Do you have a mental health first-aid kit? If you don’t, do you know what one is?
Most of us have some kind of first-aid kit for our physical health, even if it’s just a couple of past-their-best plasters and a packet of paracetamol. What about a kit you can dip into when your mental health isn’t great?
I first came across the concept of having a mental health first-aid kit when I was reading Dr Emma Hepburn’s first book “A Toolkit for Modern Life: 53 Ways to Look After Your Mind”. I was in quite a bad place at the time having experienced complete burn-out.
I’d got to a stage where I felt like I was able to start to learn how to help myself. I came across Dr. Hepburn aka @thepsychologymum following a recommendation from someone on Instagram. I bought her book but didn’t have particularly high hopes that it would help.
A book about how a brain works isn’t something that had ever been on my reading list. I expected it to be very dry and difficult to read. But Dr Hepburn’s Instagram feed isn’t like that at all. She uses diagrams and simple, relatable language, to explain why we feel a certain way. And how to help ourselves feel better. So, I had high hopes the book would be easy to understand too.
Mental health first-aid kit
One aspect of the book that struck a chord, was the benefits of having a mental health first-aid kit. It’s such a simple concept. But also, a very powerful one.
A first-aid kit for our physical health is fairly standard. Plasters, bandages, antiseptic and medicines. If you have a particular condition, you may have more specialised items. But generally, that’s what most of us have.
The beauty of a mental health first-aid kit is that you tailor it to exactly what you need. Therefore, no two are the same. And it certainly isn’t something you buy off the shelf from a pharmacist.
So, how do you create a mental health first-aid kit, and what needs to be in it? The answer to both of these questions is that it entirely depends on you and your needs.
In terms of the kit itself, it could be a physical thing. Perhaps a lovely box which you keep the kit in. Or it could be a list kept in your phone or in a notebook. Mine is a list in the back of my planner. It’s easily accessible as I use the planner most days. A lot will depend on what you have in it.
What should you put in it?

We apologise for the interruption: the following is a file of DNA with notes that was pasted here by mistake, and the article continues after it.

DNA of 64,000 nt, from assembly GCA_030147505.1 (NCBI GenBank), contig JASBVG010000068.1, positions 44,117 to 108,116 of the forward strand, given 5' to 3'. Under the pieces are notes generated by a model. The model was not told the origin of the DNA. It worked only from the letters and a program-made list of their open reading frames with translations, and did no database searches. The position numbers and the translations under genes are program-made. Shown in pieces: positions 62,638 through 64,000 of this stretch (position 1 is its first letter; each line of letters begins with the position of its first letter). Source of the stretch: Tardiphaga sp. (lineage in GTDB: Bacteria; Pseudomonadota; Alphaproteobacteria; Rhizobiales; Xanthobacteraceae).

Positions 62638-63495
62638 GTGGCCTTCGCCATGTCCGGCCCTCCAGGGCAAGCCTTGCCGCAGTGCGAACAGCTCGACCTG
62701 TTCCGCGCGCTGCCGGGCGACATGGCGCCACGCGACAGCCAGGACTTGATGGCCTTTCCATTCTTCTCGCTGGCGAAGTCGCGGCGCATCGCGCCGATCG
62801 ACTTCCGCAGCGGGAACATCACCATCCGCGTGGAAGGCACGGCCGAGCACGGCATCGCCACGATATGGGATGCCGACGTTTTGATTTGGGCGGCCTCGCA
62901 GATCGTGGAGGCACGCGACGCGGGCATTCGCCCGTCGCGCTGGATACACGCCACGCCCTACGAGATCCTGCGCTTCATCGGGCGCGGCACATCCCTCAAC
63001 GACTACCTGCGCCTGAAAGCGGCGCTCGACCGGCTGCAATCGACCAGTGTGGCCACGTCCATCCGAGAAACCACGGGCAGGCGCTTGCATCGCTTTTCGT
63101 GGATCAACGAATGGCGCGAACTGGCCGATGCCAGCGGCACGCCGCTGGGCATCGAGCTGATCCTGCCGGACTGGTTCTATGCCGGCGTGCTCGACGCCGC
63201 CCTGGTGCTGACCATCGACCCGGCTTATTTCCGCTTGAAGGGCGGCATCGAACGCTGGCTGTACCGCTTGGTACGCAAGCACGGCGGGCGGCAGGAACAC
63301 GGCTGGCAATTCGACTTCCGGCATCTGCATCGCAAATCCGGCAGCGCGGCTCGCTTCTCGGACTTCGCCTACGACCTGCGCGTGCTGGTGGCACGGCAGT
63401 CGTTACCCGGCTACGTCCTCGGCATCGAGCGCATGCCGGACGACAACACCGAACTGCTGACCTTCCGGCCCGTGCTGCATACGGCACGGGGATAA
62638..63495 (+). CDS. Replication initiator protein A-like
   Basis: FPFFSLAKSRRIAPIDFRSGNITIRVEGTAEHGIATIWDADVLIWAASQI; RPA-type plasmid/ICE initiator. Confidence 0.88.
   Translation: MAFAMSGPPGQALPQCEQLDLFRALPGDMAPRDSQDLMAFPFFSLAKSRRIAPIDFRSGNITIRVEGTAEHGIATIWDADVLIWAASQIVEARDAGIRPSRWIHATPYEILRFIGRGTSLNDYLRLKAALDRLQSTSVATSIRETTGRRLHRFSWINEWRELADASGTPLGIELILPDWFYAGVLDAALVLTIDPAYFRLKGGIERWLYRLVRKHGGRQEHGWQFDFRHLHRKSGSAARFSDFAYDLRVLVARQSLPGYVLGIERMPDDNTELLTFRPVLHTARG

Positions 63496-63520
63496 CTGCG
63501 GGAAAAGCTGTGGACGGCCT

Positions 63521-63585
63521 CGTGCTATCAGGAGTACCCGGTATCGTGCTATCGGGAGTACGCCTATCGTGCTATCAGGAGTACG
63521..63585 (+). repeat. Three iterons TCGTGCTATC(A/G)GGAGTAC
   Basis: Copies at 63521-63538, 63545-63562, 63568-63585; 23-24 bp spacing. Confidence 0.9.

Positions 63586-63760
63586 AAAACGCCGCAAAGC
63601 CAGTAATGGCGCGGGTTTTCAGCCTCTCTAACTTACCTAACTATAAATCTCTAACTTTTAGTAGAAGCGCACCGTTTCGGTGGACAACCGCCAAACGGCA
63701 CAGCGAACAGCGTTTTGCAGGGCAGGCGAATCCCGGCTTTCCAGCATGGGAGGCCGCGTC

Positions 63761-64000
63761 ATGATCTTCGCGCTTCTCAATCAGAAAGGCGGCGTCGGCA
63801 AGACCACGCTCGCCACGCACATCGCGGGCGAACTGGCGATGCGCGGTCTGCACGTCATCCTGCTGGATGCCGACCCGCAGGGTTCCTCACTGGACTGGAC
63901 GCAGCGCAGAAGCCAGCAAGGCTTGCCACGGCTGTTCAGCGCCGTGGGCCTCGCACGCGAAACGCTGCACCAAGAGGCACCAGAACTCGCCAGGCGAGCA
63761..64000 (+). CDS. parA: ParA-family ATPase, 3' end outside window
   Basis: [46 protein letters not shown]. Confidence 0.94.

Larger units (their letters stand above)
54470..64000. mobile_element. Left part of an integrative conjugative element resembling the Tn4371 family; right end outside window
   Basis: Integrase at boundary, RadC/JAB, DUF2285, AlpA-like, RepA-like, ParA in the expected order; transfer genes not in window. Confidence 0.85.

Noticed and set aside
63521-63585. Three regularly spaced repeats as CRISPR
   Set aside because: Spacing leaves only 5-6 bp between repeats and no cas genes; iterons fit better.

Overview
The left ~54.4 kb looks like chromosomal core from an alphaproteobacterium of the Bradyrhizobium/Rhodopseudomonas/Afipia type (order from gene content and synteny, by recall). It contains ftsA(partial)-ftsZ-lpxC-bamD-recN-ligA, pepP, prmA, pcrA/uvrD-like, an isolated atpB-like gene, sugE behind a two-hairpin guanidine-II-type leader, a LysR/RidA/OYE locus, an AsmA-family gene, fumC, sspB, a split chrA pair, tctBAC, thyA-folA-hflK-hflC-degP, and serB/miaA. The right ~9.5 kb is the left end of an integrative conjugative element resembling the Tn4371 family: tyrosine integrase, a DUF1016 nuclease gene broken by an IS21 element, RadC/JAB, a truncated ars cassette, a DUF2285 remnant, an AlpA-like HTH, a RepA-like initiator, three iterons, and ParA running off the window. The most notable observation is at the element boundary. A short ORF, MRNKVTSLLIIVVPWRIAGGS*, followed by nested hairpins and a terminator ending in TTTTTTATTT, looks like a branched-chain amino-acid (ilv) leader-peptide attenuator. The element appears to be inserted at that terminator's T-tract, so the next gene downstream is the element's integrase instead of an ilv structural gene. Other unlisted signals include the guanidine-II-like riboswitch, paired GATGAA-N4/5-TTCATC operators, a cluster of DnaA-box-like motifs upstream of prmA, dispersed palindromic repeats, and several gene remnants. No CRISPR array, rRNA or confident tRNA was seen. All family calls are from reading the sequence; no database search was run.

In terms of what goes in it, spend a bit of time thinking about what your go-to things are when your mental health isn’t great. What helps you relax or makes you feel calmer? Is there a book or magazine that always helps? Or a treat such as a candle or snack that always helps? What about music? Are there songs that take you to a calmer place? When you’re feeling stressed, do you have certain things you do to help you sleep? If you’re looking for inspiration for this, check out these tips from Tales of Belle.
My list is walking, music, a bath, talking and breathing. They’re quite general, but I know that they will all help me gain control of my thoughts, and work through anxiety. Breathing is always a good starting point for me. It’s an obvious one but taking a few minutes to breathe deeply and notice my feelings, helps me start to understand them better. And 10 minutes of my favourite tunes makes a huge difference for me. If you want some help with a playlist to boost your mood, have a read of this fab article from Whimsical Mama.
When we’re experiencing poor mental health, we often struggle to know how to help ourselves. Particularly in times of overwhelm. So, having the things that you know help you, somewhere you can easily access them, can really help.
I’d love to know if you have a mental health first-aid kit and if you do, what’s in it? Leave a comment or drop me a line. Whilst it is an individualised thing, it’s useful to know what others have in theirs too.
Please note the link to Waterstones is an affiliate. That means if you click on the link to the book, and then buy it, I get paid a fee from Waterstones.
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